Judge Priest (1934)

1 08 2008

So it turns out that John Ford was just as great at making “courtroom comedies” as he was at making Westerns. At least, that what I can gather from what I’ve seen. It might just be a coincidence that this and Young Mr. Lincoln are my favorite films of his, and are so by a considerable margin. Neither films are strictly confined to a trial, but both are built around one. The more charming and funny moments do come from the proceedings, but the best parts come from Ford’s unequaled comprehension of Midwestern American life. It has that amazing sense of poetry, the kind that Ford was proficient in producing during the 30s.

William Priest has been the local judge for quite some time. His unorthodox, laid-back style isn’t exactly professional, but his personality has become woven into the fabric of the town. His nephew has recently returned home and now has a job as an attorney. When the local barber and his pals are severely beaten up by the town’s “quiet” character, it is Priest’s nephew that takes his case. This, of course, creates a possible conflict of interest, which leads many to question Priest’s fairness as a judge. In the meantime, he also sets up his nephew with a girl who, according to his nephew’s mother, isn’t up to the family tradition.

This is also notable as being the first time I’ve personally “encounter” a more direct example of Ford’s alleged racism. Judge Priest’s African American sidekick is portrayed as a baboon and speaks incoherently. While on the surface, such a characterization can understandably make some uncomfortable, it is actually somewhat progressive in a way. Ford may very well have seen all African Americans as how he portrays him in this film, but he should be given credit for actually having such characters in his films.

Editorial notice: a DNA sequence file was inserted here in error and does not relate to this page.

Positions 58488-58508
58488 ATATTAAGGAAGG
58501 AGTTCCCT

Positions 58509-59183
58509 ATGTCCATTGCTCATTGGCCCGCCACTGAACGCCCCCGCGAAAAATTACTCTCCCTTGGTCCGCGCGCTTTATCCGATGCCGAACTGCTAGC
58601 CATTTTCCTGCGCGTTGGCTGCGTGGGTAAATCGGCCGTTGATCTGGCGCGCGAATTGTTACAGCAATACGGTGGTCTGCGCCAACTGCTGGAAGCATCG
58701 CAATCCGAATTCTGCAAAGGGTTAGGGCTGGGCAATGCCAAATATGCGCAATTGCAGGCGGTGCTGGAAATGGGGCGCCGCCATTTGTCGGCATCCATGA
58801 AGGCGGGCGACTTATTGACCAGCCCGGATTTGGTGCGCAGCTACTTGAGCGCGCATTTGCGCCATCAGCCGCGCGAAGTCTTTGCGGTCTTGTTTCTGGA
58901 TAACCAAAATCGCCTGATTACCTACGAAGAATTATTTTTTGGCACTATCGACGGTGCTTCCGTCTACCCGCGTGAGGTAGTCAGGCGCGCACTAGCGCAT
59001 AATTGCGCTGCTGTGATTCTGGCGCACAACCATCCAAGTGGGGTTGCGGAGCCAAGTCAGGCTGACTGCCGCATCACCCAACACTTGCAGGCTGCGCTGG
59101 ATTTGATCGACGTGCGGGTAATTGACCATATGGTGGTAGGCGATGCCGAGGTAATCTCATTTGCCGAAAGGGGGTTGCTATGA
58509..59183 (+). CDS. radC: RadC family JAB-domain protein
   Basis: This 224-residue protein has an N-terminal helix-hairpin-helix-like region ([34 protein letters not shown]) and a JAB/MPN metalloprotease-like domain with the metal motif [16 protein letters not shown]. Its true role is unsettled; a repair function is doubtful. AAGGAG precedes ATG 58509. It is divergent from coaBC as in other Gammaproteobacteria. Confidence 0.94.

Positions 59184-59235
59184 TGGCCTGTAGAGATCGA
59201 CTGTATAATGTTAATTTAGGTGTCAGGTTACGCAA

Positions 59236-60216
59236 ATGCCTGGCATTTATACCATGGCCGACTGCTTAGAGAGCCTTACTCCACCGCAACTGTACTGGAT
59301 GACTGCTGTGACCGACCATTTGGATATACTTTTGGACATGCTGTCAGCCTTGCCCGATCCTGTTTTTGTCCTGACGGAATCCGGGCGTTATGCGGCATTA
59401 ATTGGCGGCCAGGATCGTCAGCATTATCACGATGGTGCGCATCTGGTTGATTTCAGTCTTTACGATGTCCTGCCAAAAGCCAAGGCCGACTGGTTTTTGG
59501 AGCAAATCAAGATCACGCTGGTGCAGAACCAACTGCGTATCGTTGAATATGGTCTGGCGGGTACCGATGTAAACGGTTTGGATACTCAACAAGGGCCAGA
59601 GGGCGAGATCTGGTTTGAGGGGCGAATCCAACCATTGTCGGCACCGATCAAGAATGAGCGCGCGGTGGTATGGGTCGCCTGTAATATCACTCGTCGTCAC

That’s not to say Ford was actually a forward-thinking genius or anything, but many directors would have never made the Priest’s sidekick a remotely important character. It’s also worth mentioning that not really anyone in the film comes off as being particularly smart. Will Rodger’s whole persona is just “dumb…but charming” but he never comes off as being a superior character. In fact, I think Ford’s characterization of all the characters is one of the most curious elements in the film. While it is, like many things Fordian, quite simple on the surface, it does ask for deep pondering.

Of course, calling it is “curious” is not saying it is outrightly positive. As said before, Roger’s character is stupid, but done so in a cutesy way. That’s not entirely interesting, which is unfortunate considering that he is the principle character of the story. Stepin Fetchit’s character does seem to have some mental illness, but to say his character is an attempt at generalization is harsh, if not entirely false. This is Kentucky, after all, so in all likelihood there are going to be a bunch of off-beat (to say the least) personalities and Jeff Pointdexter is such. I am not out to defend racism, of course, and I understand how his performance here (and elsewhere) could be extremely offensive, but it does say something about Ford that he is willing to show such a performance. It is still racist, obviously, but that is most likely what Kentucky was like after the Civil War. Perhaps the circumstances are not that pleasant, but sometimes, real life isn’t, either.



One response

23 04 2016

Reblogged this on Blog do Rogerinho.

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